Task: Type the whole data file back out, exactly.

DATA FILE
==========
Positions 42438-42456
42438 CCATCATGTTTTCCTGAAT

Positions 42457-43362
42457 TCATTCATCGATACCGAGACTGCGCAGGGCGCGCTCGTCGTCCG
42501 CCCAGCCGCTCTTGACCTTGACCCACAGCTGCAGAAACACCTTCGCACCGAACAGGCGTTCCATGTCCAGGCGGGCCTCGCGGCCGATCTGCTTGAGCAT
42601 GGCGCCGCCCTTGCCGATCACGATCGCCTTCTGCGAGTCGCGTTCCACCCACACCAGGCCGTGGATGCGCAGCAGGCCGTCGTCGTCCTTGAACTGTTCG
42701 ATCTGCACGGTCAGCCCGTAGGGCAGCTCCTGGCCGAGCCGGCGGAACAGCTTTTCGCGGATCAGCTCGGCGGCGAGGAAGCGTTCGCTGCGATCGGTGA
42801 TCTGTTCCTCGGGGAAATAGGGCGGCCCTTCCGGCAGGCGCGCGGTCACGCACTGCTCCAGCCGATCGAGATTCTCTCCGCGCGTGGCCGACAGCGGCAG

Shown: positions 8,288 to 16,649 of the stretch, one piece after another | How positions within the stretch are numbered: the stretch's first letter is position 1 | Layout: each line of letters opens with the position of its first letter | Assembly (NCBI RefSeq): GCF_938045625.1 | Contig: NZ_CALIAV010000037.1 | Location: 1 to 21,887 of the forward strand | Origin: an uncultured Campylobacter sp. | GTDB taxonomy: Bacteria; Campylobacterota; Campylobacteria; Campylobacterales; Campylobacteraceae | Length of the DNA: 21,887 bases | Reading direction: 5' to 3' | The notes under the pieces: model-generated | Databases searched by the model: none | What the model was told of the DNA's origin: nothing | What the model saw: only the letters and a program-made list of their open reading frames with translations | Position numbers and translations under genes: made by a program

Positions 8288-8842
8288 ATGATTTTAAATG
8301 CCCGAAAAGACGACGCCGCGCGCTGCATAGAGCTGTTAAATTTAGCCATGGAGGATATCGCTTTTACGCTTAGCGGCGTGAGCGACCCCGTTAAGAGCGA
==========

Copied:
Positions 42438-42456
42438 CCATCATGTTTTCCTGAAT

Positions 42457-43362
42457 TCATTCATCGATACCGAGACTGCGCAGGGCGCGCTCGTCGTCCG
42501 CCCAGCCGCTCTTGACCTTGACCCACAGCTGCAGAAACACCTTCGCACCGAACAGGCGTTCCATGTCCAGGCGGGCCTCGCGGCCGATCTGCTTGAGCAT
42601 GGCGCCGCCCTTGCCGATCACGATCGCCTTCTGCGAGTCGCGTTCCACCCACACCAGGCCGTGGATGCGCAGCAGGCCGTCGTCGTCCTTGAACTGTTCG
42701 ATCTGCACGGTCAGCCCGTAGGGCAGCTCCTGGCCGAGCCGGCGGAACAGCTTTTCGCGGATCAGCTCGGCGGCGAGGAAGCGTTCGCTGCGATCGGTGA
42801 TCTGTTCCTCGGGGAAATAGGGCGGCCCTTCCGGCAGGCGCGCGGTCACGCACTGCTCCAGCCGATCGAGATTCTCTCCGCGCGTGGCCGACAGCGGCAG

Shown: positions 8,288 to 16,649 of the stretch, one piece after another | How positions within the stretch are numbered: the stretch's first letter is position 1 | Layout: each line of letters opens with the position of its first letter | Assembly (NCBI RefSeq): GCF_938045625.1 | Contig: NZ_CALIAV010000037.1 | Location: 1 to 21,887 of the forward strand | Origin: an uncultured Campylobacter sp. | GTDB taxonomy: Bacteria; Campylobacterota; Campylobacteria; Campylobacterales; Campylobacteraceae | Length of the DNA: 21,887 bases | Reading direction: 5' to 3' | The notes under the pieces: model-generated | Databases searched by the model: none | What the model was told of the DNA's origin: nothing | What the model saw: only the letters and a program-made list of their open reading frames with translations | Position numbers and translations under genes: made by a program

Positions 8288-8842
8288 ATGATTTTAAATG
8301 CCCGAAAAGACGACGCCGCGCGCTGCATAGAGCTGTTAAATTTAGCCATGGAGGATATCGCTTTTACGCTTAGCGGCGTGAGCGACCCCGTTAAGAGCGA